A Nifty 3D Printed RC Car

Once upon a time, a remote controlled (RC) car was something you’d buy at Radio Shack or your local hobby store. These days, you can print your own, complete with suspension, right at home, as this project from [Logan57] demonstrates.

The design uses standard off-the-shelf hobby-grade components, with a brushed motor and controller for propulsion, and small metal gear servo for steering. The latter is a smart choice given there’s no servo saver in the design. Save for the fasteners and bearings, all the other parts are 3D printed. The hard components are produced in PETG or PLA, while flexible TPU is used for both the tires and the spring elements in the suspension system. It’s a double-wishbone design, and should serve as a good education should you later find yourself working on a Mazda Miata.

Building your own RC car isn’t just fun, it opens up a whole realm of possibilities. Sick of boring monster trucks and race cars? Why not build a 10×10 wheeler or some kind of wacky amphibious design? When you do, we’ll be waiting by the tipsline to hear all about it. Video after the break.

9 thoughts on “A Nifty 3D Printed RC Car

    1. So you pay $500 for a 3D printer, who knows what for filament, time, effort, to print parts and assemble a toy car you could buy for less than $50 off the shelf – and it looks nicer to boot!

      Who did the stealing, and who got robbed?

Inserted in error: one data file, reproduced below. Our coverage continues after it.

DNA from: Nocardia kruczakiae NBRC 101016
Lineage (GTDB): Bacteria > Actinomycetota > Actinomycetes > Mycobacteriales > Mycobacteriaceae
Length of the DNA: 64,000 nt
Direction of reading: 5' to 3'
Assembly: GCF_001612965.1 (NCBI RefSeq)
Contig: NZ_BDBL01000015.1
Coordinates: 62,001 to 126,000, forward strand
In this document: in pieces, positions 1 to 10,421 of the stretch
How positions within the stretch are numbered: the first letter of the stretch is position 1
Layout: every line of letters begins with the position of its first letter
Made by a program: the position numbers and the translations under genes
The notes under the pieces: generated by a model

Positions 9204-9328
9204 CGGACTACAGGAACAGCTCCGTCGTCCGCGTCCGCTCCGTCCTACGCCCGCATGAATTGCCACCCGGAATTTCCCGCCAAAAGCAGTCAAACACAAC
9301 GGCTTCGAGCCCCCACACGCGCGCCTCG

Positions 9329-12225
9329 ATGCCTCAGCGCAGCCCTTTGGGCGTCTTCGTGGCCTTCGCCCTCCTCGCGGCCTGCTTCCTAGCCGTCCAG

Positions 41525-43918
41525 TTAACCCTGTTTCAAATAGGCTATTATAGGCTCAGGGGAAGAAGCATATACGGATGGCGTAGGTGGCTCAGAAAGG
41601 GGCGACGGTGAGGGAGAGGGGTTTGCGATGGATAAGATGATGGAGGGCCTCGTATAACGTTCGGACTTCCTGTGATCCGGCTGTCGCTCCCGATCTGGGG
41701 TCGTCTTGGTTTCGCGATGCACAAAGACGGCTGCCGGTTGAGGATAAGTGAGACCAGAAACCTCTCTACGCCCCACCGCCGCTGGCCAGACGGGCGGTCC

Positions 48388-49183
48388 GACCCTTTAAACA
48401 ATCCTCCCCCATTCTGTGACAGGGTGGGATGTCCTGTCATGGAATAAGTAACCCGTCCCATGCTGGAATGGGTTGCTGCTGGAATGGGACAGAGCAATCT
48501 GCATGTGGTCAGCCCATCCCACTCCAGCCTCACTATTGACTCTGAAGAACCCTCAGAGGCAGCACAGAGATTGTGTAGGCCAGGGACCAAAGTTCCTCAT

1. 3D printer can be less than £200 for a decent one. Filament is £15 a kilo. The main advantage is you can print the parts to repair the car when then inevitably break. Also you might want to checkout the URL you are on it is hackaday.com not icanbebotheredsoletsgotothesupermarketandjustbuyone.com

  1. Oh man don’t I remember begging for an RC car for *years* and finally getting one from Radio Shack for Christmas- where you could (gasp) go forward, back and steer left and right. A lot of the cheap ones did a thing where it would either go forward straight or backwards and turn left. It came with one NiCad battery that took hours to charge for about a 10 minute run time, and after the first day or two all the bodywork was busted. Within a month all the running gear was fatally broken. It was harvested for the RC gear and servos. So to be able to just print up replacement parts like this would have been a game changer. You kids don’t know how lucky you are.

    1. The reason I’m a fan of rechargeable batteries these days is because of the radio shack remote control car I got that used 3 different types of batteries. Once I used up the set I got at christmas that was all there was.

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